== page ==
Some Instant Fun

The Spring 2020 Polaroid Week went down, as usual (I think), in the last week of April, and I started a day or two late and ended up rushing through most of every pack on the last day… Now, two weeks later, I still haven’t scanned everything, but I’m itching to share some photographs for a change, so let’s go!

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Poulomi Basu – Centralia

Poulomi Basu’s Centralia is a disturbing and violent book of a disturbing and violent subject. It’s not for the faint of heart, it’s equally not for the hard of heart. Basu calls it “an Indian docu-fiction” that “…push[es] the boundaries of my own documentary practice – to construct a narrative that borrows from the tropes of science fiction to create a hallucinatory reflection…” And I think she succeeded.

Centralia was Charcoal Book Club’s Photobook of the Month for March 2020, and without them, this book probably wouldn’t have come across my radar.

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Nate Matos – ‘Resort Town'(s)

I’m something of a Nate Matos fan, I guess. I came late to his Serif & Silver series, and every 6 or 8 months, I pop into his website and buy most or all of the zines he has on offer, leading to the acquisition of his ‘Blandscapes‘ and a group of other zines.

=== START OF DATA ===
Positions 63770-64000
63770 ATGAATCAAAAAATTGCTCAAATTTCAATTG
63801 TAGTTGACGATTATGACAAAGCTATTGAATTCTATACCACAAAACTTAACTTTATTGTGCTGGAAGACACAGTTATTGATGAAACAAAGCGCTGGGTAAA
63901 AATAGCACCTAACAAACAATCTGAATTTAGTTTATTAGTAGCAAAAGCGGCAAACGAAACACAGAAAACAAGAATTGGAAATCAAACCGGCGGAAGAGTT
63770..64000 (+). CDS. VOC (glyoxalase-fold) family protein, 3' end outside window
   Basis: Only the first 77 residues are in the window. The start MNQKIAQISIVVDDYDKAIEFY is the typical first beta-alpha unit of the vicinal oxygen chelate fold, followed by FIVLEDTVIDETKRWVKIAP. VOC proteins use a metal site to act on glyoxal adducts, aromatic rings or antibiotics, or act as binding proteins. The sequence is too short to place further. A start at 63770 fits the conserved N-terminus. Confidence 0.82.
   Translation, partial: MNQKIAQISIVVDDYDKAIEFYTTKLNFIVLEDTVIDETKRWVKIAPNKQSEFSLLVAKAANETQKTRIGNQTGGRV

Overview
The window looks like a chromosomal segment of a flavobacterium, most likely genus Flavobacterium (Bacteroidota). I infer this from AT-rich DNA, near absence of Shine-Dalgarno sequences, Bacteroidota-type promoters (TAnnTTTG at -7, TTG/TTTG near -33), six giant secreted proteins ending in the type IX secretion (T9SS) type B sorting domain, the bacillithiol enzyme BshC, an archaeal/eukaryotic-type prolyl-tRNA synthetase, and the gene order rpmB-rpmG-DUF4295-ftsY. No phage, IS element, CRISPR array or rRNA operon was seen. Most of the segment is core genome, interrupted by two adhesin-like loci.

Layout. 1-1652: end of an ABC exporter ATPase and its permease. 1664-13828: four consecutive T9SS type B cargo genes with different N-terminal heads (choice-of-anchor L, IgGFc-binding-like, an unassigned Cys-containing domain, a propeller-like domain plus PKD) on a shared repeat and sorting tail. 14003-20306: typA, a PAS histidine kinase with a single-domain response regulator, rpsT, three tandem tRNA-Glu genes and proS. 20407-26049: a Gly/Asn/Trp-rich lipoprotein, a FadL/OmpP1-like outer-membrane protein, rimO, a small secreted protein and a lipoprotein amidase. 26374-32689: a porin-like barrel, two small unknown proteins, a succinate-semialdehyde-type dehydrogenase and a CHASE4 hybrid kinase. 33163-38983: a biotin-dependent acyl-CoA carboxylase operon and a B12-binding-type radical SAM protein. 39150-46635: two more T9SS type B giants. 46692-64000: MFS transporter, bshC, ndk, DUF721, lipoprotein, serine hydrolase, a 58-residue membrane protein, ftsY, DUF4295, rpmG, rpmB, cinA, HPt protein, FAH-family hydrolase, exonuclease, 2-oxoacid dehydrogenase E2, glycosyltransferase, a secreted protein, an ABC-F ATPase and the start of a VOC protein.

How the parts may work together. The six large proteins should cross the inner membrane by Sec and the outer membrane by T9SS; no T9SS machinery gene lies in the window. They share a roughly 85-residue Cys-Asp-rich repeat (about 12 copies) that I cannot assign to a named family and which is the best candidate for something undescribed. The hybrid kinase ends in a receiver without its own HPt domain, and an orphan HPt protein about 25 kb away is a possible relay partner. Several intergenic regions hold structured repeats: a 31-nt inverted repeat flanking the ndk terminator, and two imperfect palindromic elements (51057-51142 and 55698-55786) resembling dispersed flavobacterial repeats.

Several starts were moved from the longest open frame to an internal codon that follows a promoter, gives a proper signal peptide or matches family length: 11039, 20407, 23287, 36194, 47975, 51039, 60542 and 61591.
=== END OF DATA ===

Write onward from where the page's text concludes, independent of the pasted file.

Now, we have the ‘Resort Town’ series, three zines about three resort towns: Rockaway, NY, site of the long-gone Playland amusement park; Anaheim, CA, home of Disneyland; Bombay Beach, CA, who was one of the earliest casualties of human-caused climate change.*

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Anil Mistry – ‘Goodnight Sweetheart’

Anil Mistry‘s Goodnight Sweetheart: A miscellany of morose, misanthropic middle-aged musings and mattresses is a collection of photographs featuring discarded mattresses, paired with statements, aphorisms, poems from some friends. As a middle-aged man myself, it hits some buttons, for sure…

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Keiko Nomura – ‘Otari — Pristine Peaks’

Keiko Nomura’s Otari — Pristine Peaks was the Charcoal Book Club selection for April 2019 (if I recall correctly) and documents the people and lifestyle of a small village in Japan. It’s not a book I would’ve likely come across on my own, and so I’m once again glad to be a Charcoal subscriber.

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